Other considerations for the courts when making a custody decision include:
What parent has been the child's primary caregiver so far?
The child's age and developmental needs
Changes in a child's home, school, and proximity to friends can have an effect on him or her.
A parent's desire and probability of helping their child to maintain a positive relationship with the other parent.
Both parents' parenting abilities
Both parents' work schedules and other obligations
The child's interests, whether he or she is old enough to make such a decision
Custody & Substance Abuse
Child custody and parenting time can be severely affected by problems of neglect, addiction, and mental well-being. Parents should have legitimate concerns about their children's safety. One parent can shamelessly portray the other as unfit to gain an advantage in divorce and custody proceedings.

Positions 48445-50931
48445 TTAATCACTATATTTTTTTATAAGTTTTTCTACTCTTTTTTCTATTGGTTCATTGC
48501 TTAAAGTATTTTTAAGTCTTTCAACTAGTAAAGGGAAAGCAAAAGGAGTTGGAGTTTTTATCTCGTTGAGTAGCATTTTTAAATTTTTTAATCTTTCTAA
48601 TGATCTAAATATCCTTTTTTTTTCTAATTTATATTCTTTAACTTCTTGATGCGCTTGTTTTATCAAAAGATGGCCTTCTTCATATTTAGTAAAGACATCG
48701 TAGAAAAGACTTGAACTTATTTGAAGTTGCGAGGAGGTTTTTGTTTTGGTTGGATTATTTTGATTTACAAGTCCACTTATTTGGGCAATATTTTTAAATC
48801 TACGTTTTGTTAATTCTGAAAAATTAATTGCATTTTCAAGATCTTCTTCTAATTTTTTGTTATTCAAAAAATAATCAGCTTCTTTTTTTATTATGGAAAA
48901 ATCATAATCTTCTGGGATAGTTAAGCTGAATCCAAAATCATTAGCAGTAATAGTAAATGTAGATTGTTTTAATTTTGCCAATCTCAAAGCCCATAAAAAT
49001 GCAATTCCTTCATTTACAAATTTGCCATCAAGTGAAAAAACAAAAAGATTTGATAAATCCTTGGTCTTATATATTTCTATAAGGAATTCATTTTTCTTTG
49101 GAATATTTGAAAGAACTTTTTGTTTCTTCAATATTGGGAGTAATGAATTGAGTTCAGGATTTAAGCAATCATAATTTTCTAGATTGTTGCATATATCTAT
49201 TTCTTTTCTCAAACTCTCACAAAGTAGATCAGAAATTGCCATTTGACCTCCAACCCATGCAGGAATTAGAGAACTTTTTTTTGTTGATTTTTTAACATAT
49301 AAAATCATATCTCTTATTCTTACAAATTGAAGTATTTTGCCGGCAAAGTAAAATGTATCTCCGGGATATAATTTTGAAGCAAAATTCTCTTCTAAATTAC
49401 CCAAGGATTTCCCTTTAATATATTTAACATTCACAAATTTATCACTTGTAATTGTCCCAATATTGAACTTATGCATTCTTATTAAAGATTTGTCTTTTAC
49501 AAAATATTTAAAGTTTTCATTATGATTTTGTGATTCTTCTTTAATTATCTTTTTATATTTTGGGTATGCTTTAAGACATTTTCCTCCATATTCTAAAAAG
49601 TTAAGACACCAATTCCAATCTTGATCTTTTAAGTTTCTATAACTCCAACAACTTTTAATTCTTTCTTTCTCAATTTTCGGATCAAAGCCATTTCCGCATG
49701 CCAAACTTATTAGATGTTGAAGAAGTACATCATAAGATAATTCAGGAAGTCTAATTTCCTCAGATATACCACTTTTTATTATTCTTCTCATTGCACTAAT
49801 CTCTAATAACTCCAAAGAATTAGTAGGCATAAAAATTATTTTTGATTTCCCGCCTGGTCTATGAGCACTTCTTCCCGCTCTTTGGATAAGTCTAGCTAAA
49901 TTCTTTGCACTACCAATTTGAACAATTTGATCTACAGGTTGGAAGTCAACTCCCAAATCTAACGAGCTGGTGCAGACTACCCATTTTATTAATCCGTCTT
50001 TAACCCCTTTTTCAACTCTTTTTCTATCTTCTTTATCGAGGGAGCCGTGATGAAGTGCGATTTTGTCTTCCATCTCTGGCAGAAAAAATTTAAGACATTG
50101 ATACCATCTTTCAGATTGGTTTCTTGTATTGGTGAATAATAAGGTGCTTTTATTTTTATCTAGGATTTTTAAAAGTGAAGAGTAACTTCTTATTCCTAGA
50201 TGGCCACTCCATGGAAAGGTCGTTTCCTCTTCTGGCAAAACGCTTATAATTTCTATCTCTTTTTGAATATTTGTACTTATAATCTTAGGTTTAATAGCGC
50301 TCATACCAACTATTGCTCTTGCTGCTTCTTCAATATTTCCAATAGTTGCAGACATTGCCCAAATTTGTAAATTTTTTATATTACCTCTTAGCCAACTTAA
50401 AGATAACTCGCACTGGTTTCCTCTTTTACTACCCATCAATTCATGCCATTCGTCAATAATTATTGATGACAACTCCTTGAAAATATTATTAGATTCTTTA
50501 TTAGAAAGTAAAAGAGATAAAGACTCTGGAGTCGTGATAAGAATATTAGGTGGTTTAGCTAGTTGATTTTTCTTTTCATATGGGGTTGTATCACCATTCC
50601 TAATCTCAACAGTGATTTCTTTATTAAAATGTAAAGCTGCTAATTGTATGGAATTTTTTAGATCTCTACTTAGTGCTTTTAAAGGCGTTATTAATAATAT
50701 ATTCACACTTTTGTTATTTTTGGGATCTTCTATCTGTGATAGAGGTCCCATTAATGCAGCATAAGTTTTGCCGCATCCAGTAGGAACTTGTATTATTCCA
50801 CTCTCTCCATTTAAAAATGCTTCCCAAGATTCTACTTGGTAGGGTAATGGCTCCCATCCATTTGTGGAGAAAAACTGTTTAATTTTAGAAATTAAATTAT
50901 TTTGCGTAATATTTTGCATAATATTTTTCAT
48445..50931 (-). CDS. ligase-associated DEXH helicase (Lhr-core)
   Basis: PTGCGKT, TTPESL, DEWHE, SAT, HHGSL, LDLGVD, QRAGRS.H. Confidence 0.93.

Why Do Substance Misuse Impacts Custody Cases?
In California, sole physical custody and sole legal custody are rarely granted. According to the California family courts, children are better served when both parents are actively involved in their children's lives.
The only exception is when the child's well-being is jeopardized or threatened by a parent or the home environment as a result of:
Addiction to alcohol or drugs
Abuse of an infant, either physically or psychologically
Dad, mother, stepparent, or parent's boyfriend/girlfriend sexual molestation
In-home domestic abuse
Problems of mental wellbeing
Neglect of the child
An accomplished Los Angeles Child Support Lawyer will normally file a motion for sole custody or a reversal of primary custody in response to these claims. Restraining orders can be imposed against the accused parent, with only supervised visitation—if any—permitted. Children are dragged into the middle, subjected to psychiatric tests, and possibly forced to testify about a parent's intoxication, substance use, psychotic episodes, or abusive conduct.
If a settlement cannot be reached, you will need a Child Custody Attorney in Los Angeles in court if your child's welfare is at risk or joint custody is at stake.
Developing a Co-Parenting Plan of Action